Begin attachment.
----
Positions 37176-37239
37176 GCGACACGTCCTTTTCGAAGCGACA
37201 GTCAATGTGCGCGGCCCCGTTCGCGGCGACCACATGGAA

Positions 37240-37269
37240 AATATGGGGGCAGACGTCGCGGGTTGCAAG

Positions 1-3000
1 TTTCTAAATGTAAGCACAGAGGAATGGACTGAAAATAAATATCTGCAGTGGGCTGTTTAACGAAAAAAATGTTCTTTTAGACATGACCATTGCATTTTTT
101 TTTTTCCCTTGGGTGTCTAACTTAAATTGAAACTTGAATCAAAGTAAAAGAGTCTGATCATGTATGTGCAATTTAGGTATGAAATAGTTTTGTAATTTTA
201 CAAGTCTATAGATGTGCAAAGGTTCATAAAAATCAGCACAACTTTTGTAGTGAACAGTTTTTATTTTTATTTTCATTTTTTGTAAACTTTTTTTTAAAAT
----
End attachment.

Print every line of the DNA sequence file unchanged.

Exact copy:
Positions 37176-37239
37176 GCGACACGTCCTTTTCGAAGCGACA
37201 GTCAATGTGCGCGGCCCCGTTCGCGGCGACCACATGGAA

Positions 37240-37269
37240 AATATGGGGGCAGACGTCGCGGGTTGCAAG

Positions 1-3000
1 TTTCTAAATGTAAGCACAGAGGAATGGACTGAAAATAAATATCTGCAGTGGGCTGTTTAACGAAAAAAATGTTCTTTTAGACATGACCATTGCATTTTTT
101 TTTTTCCCTTGGGTGTCTAACTTAAATTGAAACTTGAATCAAAGTAAAAGAGTCTGATCATGTATGTGCAATTTAGGTATGAAATAGTTTTGTAATTTTA
201 CAAGTCTATAGATGTGCAAAGGTTCATAAAAATCAGCACAACTTTTGTAGTGAACAGTTTTTATTTTTATTTTCATTTTTTGTAAACTTTTTTTTAAAAT